Then was witnessed a spectacle rarely seen in Ireland, or elsewhere before—viz., a funeral procession of vast proportions, where all the somber paraphernalia of a burial were present—all save the corpse or rather corpses; for the funeral represented the burial of the three men, and comprised three hearses and three coffins, with attendant mourners. The Times and other oracles, to which the British ministers had lent a willing ear in giving effect to the dictum of "stamping out" sedition, by such a holocaust as that of Manchester, now sounded the note of alarm by descrying the funeral processions as "seditious demonstrations," and called for their suppression. Then came a proclamation from "His Excellency," and next, the prosecution of the last-named gentlemen and others. Mr. A. M. Sullivan's speech, in his own defense, was a complete turning of the tables on the crown, and its myrmidons, past and present. It proved a powerful indictment of the law itself, as framed for, and administered in, Ireland up to a very recent period, and showed that "disesteem for the law"—for brutal laws and penal enactments—was not only natural, but inevitable. This speech and that of Mr. John Martin on the same occasion, had a very marked effect on public opinion; and, taken in connection with the sad occurrences which had caused their being uttered—the Manchester executions and the funeral processions—led many men, whose hostility to Fenianism hitherto was well known, to change their views altogether, and join hands with the Nationalists.

This newly awakened sympathy with those who had recently suffered martyrdom for their country, extended itself to those poor political prisoners whose hard fate was to toil unrequited in the convict gangs at Portland and Chatham. The moment for an appeal to the government to pardon these men seemed opportune, as there had been a change of administration, and Gladstone, whose sympathies were supposed to be more Christian than his predecessors, was at the head of the Cabinet—and so there was started under direction of the CentralAmnesty Committee in Dublin, a new agitation having this philanthropic object in view. The first great Amnesty meeting was held in the Rotunda, Dublin, on the evening of January 24, 1896, at which the lord-mayor presided. Letters from nearly all the Catholic bishops, and many prominent persons unable to attend were read, expressing entire sympathy with the movement.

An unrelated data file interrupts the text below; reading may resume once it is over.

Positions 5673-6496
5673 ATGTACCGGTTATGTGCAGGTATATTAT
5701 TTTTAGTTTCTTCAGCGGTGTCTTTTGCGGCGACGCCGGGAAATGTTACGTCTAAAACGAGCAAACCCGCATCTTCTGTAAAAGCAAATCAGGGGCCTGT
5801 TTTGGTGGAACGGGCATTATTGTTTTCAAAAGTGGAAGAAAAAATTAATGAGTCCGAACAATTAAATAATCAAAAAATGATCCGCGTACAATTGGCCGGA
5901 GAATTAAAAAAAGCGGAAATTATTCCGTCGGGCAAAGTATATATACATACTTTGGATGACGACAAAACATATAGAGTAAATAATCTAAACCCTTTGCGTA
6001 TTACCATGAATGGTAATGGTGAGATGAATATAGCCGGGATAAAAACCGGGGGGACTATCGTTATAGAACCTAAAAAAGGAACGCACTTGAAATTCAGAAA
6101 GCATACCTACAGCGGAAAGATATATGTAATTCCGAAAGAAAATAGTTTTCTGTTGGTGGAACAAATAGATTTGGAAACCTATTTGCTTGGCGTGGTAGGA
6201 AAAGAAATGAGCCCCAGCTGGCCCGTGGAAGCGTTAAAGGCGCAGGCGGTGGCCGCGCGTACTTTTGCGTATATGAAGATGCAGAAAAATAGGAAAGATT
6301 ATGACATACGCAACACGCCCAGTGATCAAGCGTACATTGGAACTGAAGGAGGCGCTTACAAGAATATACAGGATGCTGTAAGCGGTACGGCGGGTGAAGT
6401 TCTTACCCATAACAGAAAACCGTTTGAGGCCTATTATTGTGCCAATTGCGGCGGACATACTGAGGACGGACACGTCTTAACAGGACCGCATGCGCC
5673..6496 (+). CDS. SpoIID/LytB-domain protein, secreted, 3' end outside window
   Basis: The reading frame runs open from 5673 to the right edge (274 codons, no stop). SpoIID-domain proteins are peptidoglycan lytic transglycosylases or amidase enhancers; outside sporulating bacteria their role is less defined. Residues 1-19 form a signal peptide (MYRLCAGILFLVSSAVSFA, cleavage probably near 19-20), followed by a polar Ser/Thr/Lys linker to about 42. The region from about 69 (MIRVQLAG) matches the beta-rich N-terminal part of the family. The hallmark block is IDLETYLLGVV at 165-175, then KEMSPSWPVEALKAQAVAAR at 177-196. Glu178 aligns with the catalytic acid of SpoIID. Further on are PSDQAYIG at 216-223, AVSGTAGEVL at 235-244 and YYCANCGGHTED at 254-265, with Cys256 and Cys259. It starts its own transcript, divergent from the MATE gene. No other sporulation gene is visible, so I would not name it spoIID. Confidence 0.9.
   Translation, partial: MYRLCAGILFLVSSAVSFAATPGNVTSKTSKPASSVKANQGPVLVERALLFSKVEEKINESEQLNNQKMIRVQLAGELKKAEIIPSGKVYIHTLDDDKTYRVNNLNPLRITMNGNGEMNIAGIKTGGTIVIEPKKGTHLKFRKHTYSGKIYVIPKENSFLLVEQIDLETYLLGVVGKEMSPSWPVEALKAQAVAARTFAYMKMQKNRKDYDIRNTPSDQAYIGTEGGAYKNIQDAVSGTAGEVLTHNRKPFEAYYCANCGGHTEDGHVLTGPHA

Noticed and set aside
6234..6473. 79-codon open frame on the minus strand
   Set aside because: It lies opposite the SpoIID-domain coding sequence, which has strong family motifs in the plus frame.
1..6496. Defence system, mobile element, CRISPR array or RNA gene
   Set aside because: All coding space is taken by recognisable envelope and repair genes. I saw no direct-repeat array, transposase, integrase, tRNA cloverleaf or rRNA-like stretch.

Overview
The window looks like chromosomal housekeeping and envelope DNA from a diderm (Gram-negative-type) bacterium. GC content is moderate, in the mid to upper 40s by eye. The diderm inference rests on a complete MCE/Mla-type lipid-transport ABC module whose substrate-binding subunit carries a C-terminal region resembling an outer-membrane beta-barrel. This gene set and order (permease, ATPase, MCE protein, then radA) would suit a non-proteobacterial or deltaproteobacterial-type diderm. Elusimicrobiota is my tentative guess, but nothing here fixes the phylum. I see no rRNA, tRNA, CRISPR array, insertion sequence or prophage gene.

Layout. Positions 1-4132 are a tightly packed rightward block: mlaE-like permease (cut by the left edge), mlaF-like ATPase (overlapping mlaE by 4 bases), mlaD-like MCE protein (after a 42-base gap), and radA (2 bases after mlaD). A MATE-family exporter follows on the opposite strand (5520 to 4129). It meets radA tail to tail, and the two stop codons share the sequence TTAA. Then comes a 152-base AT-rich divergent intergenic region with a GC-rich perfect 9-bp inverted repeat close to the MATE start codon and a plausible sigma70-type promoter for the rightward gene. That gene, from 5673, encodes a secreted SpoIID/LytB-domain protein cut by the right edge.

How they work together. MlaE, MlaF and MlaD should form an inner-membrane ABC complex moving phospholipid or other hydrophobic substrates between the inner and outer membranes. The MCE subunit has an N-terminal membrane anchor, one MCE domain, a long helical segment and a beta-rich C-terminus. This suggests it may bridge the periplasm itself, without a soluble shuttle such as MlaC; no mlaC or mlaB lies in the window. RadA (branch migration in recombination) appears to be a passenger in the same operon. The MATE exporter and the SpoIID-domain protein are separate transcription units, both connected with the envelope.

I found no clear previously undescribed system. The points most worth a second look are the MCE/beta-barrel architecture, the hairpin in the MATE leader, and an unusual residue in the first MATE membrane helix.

The first resolution was intrusted to a distinguished man and true patriot—Isaac Butt. At the mention of this name, and that of two others, snatched since then by the unsparing hand of death from Ireland and her cause—George Henry Moore and John Francis Maguire—few true Irishmen can repress a sigh of regret for their loss. Mr. Butt had won his way to distinction, and was the acknowledged leader of the Irish Bar; but won higher esteem as a convert to the National cause. He had sat for some years in the House of Commons, elected in the conservative interest for the borough of Youghal, and his political creed, for a period of his life, was directly opposed to Nationalistic views. When the political prosecutions were commenced, the government, following out its traditional policy, threw out its bait to enlist the services of Mr. Butt on its side, while at the same time the prisoners bid for his advocacy in their defense. The magnanimity of the man was shown in the readiness with which he espoused the weaker side, and in the fact that he gratuitously defended several of them who were too poor to pay the usual counsel fees.